Dorothy Singer is a research scientist, professor, consultant, and author who focuses on early childhood development, the effects of television on youth, and the importance of imaginative play.1 She believes that “play is crucially important to children's intellectual, social, emotional, and physical development” and is seeking to “reintroduce play and joyful learning into our schoolrooms and our living rooms.”2
Dorothy began her education at Hunter College of The City University of New York where, in 1948, she earned a bachelor of arts degree in Humanities. She continued her education at New York University where she earned a masters degree in Psychology in 1952. After working as a clinical psychologist for children of a variety of abilities, Dorothy continued her education at Teachers College at Columbia University in New York City. In 1966, she received her Doctor of Education degree in School Psychology.3
As a school psychologist, Dorothy worked with both high needs children and normal kindergarten children where she utilized play therapy. Beginning in 1967, Dorothy was a consultant and researcher for a variety of agencies and companies, including co-directing the research project, Imaginative Play of Preschool Children, with Jerome Singer in 1971.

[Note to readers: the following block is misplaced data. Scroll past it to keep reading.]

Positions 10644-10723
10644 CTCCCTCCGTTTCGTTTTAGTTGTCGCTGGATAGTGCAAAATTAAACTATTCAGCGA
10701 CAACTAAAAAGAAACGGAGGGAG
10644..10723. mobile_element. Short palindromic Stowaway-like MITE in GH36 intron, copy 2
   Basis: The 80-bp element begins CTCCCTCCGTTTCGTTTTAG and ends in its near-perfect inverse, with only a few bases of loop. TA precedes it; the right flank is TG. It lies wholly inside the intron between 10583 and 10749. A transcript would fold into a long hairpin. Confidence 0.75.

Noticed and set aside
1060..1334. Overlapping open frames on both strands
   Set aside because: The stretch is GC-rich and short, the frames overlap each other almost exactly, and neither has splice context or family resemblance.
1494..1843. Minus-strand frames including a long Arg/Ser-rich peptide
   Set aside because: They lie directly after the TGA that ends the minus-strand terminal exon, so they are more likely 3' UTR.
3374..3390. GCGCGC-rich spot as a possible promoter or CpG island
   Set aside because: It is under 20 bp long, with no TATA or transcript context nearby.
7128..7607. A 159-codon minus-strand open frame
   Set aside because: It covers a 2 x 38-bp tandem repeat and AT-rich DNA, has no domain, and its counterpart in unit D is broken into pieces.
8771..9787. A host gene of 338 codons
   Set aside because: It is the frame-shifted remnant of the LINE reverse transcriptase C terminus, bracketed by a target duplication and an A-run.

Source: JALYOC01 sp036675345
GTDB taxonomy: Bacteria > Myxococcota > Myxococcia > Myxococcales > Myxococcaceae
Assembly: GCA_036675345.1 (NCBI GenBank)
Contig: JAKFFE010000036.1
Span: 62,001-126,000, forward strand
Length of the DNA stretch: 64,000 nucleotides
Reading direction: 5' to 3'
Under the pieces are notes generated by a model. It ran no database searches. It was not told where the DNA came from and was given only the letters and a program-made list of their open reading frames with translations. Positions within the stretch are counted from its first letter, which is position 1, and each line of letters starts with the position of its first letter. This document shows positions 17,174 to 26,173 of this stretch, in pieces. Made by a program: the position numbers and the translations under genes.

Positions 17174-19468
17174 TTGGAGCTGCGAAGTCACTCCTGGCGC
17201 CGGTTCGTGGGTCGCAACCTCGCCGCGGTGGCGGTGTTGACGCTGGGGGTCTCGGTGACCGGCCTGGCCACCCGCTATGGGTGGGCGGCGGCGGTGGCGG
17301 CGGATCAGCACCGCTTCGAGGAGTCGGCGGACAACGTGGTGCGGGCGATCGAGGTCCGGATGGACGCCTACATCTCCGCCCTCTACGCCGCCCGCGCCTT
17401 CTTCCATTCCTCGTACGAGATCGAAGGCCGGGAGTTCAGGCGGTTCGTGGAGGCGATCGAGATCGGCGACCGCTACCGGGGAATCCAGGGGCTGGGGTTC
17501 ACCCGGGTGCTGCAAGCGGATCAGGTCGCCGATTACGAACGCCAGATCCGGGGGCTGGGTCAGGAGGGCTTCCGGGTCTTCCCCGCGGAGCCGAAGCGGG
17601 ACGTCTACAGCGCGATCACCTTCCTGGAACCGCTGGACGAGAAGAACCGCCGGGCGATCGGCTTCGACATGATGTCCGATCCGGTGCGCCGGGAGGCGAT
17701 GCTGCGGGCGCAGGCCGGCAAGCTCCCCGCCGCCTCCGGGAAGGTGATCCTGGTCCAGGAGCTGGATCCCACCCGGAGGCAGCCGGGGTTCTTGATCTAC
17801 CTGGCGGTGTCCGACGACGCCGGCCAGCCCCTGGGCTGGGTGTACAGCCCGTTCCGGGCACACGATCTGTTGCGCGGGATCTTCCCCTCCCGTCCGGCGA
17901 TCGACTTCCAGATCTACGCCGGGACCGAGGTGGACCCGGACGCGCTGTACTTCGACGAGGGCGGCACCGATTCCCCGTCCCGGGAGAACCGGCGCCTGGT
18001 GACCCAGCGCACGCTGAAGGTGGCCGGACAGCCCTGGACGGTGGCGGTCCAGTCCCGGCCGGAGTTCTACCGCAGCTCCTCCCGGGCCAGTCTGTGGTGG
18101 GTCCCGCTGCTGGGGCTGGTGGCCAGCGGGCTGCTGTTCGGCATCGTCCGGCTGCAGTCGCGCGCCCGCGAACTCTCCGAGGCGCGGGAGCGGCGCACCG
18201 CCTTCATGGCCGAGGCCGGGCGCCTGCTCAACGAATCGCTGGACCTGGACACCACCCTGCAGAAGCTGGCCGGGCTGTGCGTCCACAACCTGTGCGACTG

Dorothy became an Associate Professor and later Chair at Manhattanville College in Purchase, New York in 1968. Four years later, in 1972, she was named the William Benton Professor of Psychology at the University of Bridgeport in Bridgeport, Connecticut. She taught there for 18 years, during which time, in 1974, she was named an Outstanding Educator in America. Also during this time, Dorothy was a visiting lecturer at the College of New Rochelle's School of New Resources in 1973 and at Yale University in 1974.
In 1974, Dorothy became a senior researcher in both the Psychology Department and at the Child Study Center of Yale University. Dorothy was also the Co-Director of Yale University Family Television Research and Consultation Center. Currently the Center is affiliated with the Zigler Center Electronic Media and Families Unit, a part of Yale's Child Study Center.4 She also was on the Poynter Fellowship Committee. This committee sponsors conferences with outstanding journalists and editors to assist Yale students and faculty in understanding the media and “its role in contemporary culture.”5